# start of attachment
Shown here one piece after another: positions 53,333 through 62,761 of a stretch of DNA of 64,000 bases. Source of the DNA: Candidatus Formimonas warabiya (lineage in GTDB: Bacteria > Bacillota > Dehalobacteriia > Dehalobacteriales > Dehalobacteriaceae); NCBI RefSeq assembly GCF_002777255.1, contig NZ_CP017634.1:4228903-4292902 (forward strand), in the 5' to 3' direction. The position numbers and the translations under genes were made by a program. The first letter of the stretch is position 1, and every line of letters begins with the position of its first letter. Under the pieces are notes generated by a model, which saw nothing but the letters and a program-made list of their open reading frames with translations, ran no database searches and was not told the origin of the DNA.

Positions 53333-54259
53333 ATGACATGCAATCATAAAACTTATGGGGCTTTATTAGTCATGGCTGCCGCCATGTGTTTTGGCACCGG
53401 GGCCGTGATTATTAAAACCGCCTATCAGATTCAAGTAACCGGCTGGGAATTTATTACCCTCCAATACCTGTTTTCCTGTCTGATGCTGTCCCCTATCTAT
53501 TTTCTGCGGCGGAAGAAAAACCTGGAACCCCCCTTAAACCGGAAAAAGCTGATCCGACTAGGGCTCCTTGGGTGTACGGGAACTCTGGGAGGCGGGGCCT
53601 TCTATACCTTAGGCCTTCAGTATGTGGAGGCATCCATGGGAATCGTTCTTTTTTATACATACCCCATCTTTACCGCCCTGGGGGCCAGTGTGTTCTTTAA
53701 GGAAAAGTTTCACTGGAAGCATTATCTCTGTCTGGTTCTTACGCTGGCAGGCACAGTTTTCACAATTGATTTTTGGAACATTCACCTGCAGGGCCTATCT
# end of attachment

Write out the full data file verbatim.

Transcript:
Shown here one piece after another: positions 53,333 through 62,761 of a stretch of DNA of 64,000 bases. Source of the DNA: Candidatus Formimonas warabiya (lineage in GTDB: Bacteria > Bacillota > Dehalobacteriia > Dehalobacteriales > Dehalobacteriaceae); NCBI RefSeq assembly GCF_002777255.1, contig NZ_CP017634.1:4228903-4292902 (forward strand), in the 5' to 3' direction. The position numbers and the translations under genes were made by a program. The first letter of the stretch is position 1, and every line of letters begins with the position of its first letter. Under the pieces are notes generated by a model, which saw nothing but the letters and a program-made list of their open reading frames with translations, ran no database searches and was not told the origin of the DNA.

Positions 53333-54259
53333 ATGACATGCAATCATAAAACTTATGGGGCTTTATTAGTCATGGCTGCCGCCATGTGTTTTGGCACCGG
53401 GGCCGTGATTATTAAAACCGCCTATCAGATTCAAGTAACCGGCTGGGAATTTATTACCCTCCAATACCTGTTTTCCTGTCTGATGCTGTCCCCTATCTAT
53501 TTTCTGCGGCGGAAGAAAAACCTGGAACCCCCCTTAAACCGGAAAAAGCTGATCCGACTAGGGCTCCTTGGGTGTACGGGAACTCTGGGAGGCGGGGCCT
53601 TCTATACCTTAGGCCTTCAGTATGTGGAGGCATCCATGGGAATCGTTCTTTTTTATACATACCCCATCTTTACCGCCCTGGGGGCCAGTGTGTTCTTTAA
53701 GGAAAAGTTTCACTGGAAGCATTATCTCTGTCTGGTTCTTACGCTGGCAGGCACAGTTTTCACAATTGATTTTTGGAACATTCACCTGCAGGGCCTATCT